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Interest in our skin has never been greater. And the question of how to care for it properly to keep it healthy and youthful is of interest not only to the billion-dollar beauty industry. Medicine is researching DNA-based personalized care, which could help treat skin conditions such as neurodermatitis or rosacea more successfully. And of course, protection against environmental influences is more important than ever. After all, it is not only excessive sun exposure that damages the skin, but also aggressive and excessive skin care as well as a high-sugar diet are increasingly mentioned when it comes to what can harm the skin.
Dermatologist and plastic surgeon Inja Allemann explains why a “sugar face” is not really attractive, why expensive skin care products are not necessary for skin health, and why it does not harm our face and its radiance if we have a little more flab on our ribs as we age.
When I look in the mirror today, I see a typical winter face: pale skin that somehow looks doughy, without any radiance. Is this perhaps due to the numerous sweets I regularly eat during the colder months of the year?
Yes, that could well be the case. The term “sugar face” was created to refer to exactly this negative effect of sugar on our skin. High blood sugar levels cause the skin’s collagen fibers to take a hit, as the sugar combines with their proteins, causing them to harden and become brittle. Processed carbohydrates, such as those found in white flour, also have the same effect. Our bodies break them down into sugar, which then quickly enters the blood. But maybe your skin is also a little sallow in addition because you haven’t switched to the correct winter skin care yet.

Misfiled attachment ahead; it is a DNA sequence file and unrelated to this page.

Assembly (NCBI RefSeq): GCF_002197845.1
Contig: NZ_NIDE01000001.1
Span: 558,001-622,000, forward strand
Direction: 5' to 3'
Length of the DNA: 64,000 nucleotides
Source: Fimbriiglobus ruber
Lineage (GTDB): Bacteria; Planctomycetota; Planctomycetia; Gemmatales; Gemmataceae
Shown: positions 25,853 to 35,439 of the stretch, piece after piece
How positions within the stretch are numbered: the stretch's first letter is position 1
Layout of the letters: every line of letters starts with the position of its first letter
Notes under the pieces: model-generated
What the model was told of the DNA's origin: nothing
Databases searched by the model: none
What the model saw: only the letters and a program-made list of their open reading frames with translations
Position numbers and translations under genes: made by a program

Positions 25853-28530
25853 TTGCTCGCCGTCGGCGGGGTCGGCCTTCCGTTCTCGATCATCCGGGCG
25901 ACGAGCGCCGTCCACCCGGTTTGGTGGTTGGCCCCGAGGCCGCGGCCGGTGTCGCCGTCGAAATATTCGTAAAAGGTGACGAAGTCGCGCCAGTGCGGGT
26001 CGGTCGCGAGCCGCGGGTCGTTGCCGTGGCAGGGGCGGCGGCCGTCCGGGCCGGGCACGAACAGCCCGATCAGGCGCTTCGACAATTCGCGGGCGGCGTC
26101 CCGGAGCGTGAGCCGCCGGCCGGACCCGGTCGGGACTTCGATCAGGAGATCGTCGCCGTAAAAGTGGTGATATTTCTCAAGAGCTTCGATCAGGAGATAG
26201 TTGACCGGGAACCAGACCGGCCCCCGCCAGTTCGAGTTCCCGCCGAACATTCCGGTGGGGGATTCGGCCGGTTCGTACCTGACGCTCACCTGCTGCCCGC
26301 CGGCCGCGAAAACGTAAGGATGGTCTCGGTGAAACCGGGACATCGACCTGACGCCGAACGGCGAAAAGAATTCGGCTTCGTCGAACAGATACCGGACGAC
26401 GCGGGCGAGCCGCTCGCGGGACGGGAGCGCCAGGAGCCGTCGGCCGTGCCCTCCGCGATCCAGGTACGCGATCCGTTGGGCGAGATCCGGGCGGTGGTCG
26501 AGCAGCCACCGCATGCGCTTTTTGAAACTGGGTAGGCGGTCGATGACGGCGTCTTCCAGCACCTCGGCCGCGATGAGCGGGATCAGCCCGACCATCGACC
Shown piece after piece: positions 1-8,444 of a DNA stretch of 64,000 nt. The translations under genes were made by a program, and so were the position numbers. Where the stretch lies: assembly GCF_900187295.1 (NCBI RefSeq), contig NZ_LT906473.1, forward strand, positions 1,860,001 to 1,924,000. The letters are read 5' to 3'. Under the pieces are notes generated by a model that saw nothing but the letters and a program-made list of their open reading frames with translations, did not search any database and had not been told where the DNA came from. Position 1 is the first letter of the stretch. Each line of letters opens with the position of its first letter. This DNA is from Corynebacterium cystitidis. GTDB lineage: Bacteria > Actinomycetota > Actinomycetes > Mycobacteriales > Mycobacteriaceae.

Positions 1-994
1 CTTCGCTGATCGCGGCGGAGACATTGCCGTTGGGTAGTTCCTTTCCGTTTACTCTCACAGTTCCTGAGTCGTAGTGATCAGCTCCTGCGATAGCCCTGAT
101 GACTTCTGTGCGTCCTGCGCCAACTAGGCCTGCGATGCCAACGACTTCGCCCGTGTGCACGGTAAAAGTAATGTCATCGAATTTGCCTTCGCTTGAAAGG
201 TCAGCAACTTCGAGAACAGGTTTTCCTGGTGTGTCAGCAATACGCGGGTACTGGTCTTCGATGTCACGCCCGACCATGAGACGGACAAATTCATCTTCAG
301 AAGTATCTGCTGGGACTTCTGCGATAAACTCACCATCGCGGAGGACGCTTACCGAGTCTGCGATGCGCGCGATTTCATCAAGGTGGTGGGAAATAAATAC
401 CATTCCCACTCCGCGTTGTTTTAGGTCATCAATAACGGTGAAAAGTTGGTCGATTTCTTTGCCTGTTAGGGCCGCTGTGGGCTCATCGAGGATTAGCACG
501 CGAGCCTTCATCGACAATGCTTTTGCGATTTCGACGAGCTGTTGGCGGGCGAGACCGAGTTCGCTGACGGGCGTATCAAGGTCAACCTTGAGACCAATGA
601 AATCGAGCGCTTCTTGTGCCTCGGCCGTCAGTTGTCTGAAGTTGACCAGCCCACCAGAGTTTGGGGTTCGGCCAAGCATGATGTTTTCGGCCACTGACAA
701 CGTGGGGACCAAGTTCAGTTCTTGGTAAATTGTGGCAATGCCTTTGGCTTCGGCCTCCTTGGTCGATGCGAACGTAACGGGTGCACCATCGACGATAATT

Does our skin need different care in winter than in warmer seasons?
Uncomplicated, rather oily skin is usually unproblematic in the cold season. Dry to very dry skin, like yours, is different. It becomes even drier in the cold season and then needs more water-insoluble fats called lipids. These provide protection against external influences such as the cold. But also for older people or those who suffer from neurodermatitis or other skin diseases, existing skin problems can increase during the cold season.
How do I notice that my usual facial care is no longer sufficient?
When the skin balance is disturbed, the facial skin begins to redden. It can become taut and itchy. In particularly dry areas, flaky, inflamed patches and small cracks can form. You then literally no longer feel comfortable in your own skin.
But this is not yet a case for the dermatologist?
Otherwise healthy skin is perfectly capable of regenerating itself. Provided it is cared for with lipid-replenishing, oil-based products. You should also use lipid-replenishing products for cleansing. Foam and gel cleansers can then be used again in the warmer season.
Showering too often deprives the skin of moisture and lipids: Balance is disturbed because the skin barrier no longer functions.